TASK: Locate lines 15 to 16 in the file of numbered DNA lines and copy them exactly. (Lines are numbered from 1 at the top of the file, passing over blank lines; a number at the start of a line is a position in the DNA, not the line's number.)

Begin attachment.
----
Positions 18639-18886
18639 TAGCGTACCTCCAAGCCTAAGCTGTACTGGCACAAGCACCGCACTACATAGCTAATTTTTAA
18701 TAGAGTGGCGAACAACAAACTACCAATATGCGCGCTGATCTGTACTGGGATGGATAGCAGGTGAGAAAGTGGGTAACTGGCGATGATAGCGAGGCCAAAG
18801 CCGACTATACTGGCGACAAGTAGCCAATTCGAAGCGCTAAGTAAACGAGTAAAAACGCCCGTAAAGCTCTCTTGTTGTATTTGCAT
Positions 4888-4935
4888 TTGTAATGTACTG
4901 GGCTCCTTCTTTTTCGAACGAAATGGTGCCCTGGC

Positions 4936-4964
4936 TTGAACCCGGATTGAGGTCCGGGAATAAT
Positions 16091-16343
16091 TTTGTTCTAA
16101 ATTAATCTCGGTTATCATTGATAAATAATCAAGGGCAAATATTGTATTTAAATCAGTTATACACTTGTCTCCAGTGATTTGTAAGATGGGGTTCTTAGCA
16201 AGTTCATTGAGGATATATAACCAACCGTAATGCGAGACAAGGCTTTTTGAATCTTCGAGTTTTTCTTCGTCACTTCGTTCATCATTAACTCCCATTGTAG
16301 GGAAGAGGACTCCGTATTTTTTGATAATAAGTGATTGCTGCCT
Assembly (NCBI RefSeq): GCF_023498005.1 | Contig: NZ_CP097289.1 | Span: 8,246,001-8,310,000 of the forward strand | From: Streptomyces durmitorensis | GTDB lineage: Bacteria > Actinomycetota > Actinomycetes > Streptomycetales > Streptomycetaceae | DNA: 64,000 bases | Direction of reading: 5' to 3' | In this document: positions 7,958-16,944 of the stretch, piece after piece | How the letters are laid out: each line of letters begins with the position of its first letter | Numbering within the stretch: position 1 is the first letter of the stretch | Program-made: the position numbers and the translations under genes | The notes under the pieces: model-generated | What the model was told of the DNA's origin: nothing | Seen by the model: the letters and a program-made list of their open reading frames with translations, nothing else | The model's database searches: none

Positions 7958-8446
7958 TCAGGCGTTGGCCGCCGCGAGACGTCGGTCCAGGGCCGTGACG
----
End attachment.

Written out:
Assembly (NCBI RefSeq): GCF_023498005.1 | Contig: NZ_CP097289.1 | Span: 8,246,001-8,310,000 of the forward strand | From: Streptomyces durmitorensis | GTDB lineage: Bacteria > Actinomycetota > Actinomycetes > Streptomycetales > Streptomycetaceae | DNA: 64,000 bases | Direction of reading: 5' to 3' | In this document: positions 7,958-16,944 of the stretch, piece after piece | How the letters are laid out: each line of letters begins with the position of its first letter | Numbering within the stretch: position 1 is the first letter of the stretch | Program-made: the position numbers and the translations under genes | The notes under the pieces: model-generated | What the model was told of the DNA's origin: nothing | Seen by the model: the letters and a program-made list of their open reading frames with translations, nothing else | The model's database searches: none

Positions 7958-8446